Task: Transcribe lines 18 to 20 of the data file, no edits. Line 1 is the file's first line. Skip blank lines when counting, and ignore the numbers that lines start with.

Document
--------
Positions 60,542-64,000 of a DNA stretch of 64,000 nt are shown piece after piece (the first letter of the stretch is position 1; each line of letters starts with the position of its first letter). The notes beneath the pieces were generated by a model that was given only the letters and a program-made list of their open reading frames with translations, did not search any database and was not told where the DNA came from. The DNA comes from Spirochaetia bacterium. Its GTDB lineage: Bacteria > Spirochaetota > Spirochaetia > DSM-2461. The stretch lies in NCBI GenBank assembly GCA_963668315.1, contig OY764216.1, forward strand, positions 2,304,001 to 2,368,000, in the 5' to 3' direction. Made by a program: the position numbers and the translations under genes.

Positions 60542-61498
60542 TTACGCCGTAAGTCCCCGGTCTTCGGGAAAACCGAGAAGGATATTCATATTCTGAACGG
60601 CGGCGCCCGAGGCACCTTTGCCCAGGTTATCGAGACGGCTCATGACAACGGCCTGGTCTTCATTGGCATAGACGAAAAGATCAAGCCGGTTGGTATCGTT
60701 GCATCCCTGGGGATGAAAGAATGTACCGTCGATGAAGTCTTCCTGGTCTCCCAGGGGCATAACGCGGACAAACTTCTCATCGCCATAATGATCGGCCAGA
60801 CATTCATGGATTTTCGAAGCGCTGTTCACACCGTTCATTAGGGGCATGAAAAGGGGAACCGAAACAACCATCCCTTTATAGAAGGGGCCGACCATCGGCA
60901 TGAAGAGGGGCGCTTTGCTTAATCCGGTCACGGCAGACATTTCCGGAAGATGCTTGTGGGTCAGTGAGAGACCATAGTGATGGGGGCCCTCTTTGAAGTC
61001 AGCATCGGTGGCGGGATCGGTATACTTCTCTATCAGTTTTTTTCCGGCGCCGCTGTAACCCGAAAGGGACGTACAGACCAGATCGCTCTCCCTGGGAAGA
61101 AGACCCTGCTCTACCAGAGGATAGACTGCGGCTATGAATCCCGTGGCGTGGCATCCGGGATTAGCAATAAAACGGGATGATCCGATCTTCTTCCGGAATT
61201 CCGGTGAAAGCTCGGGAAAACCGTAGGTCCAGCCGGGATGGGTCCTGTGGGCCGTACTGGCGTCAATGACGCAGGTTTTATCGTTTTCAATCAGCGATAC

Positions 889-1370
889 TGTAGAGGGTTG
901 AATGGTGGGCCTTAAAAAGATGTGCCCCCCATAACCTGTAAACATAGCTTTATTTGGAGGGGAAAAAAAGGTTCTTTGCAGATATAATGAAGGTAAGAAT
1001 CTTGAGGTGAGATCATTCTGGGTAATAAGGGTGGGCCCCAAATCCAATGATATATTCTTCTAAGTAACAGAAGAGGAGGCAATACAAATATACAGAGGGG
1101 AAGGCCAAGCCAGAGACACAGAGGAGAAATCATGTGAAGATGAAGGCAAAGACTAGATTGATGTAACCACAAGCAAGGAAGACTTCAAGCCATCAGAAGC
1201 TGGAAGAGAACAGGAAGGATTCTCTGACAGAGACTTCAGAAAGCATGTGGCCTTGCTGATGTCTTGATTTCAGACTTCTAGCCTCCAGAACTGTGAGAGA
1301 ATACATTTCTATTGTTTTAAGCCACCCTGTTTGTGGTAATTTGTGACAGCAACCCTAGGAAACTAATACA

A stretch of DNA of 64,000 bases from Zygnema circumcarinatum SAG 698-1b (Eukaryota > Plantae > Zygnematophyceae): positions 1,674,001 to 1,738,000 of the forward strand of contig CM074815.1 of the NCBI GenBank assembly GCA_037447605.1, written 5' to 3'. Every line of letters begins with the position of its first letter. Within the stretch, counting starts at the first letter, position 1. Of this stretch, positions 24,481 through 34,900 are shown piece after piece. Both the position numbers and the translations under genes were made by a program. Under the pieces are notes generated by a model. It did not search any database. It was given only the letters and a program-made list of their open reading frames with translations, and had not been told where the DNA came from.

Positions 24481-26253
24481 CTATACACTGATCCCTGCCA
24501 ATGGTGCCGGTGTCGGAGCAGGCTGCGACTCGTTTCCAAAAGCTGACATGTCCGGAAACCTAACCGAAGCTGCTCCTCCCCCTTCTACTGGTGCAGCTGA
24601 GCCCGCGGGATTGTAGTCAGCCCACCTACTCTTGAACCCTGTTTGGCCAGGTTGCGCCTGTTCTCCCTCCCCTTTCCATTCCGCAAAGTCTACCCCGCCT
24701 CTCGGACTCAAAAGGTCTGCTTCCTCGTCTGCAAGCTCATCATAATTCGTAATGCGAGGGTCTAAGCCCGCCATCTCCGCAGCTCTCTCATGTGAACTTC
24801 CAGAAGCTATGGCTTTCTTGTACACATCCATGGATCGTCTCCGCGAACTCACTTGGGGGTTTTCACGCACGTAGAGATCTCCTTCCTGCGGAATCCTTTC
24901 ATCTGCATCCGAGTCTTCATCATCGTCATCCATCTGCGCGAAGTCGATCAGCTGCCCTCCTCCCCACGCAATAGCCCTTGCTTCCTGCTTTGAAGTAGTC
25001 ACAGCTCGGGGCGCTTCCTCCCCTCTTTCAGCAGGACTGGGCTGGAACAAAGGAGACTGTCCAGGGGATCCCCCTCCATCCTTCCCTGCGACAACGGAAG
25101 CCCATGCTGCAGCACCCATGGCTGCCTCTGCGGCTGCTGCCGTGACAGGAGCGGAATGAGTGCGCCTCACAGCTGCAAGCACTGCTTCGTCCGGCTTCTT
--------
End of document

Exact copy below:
A stretch of DNA of 64,000 bases from Zygnema circumcarinatum SAG 698-1b (Eukaryota > Plantae > Zygnematophyceae): positions 1,674,001 to 1,738,000 of the forward strand of contig CM074815.1 of the NCBI GenBank assembly GCA_037447605.1, written 5' to 3'. Every line of letters begins with the position of its first letter. Within the stretch, counting starts at the first letter, position 1. Of this stretch, positions 24,481 through 34,900 are shown piece after piece. Both the position numbers and the translations under genes were made by a program. Under the pieces are notes generated by a model. It did not search any database. It was given only the letters and a program-made list of their open reading frames with translations, and had not been told where the DNA came from.

Positions 24481-26253
24481 CTATACACTGATCCCTGCCA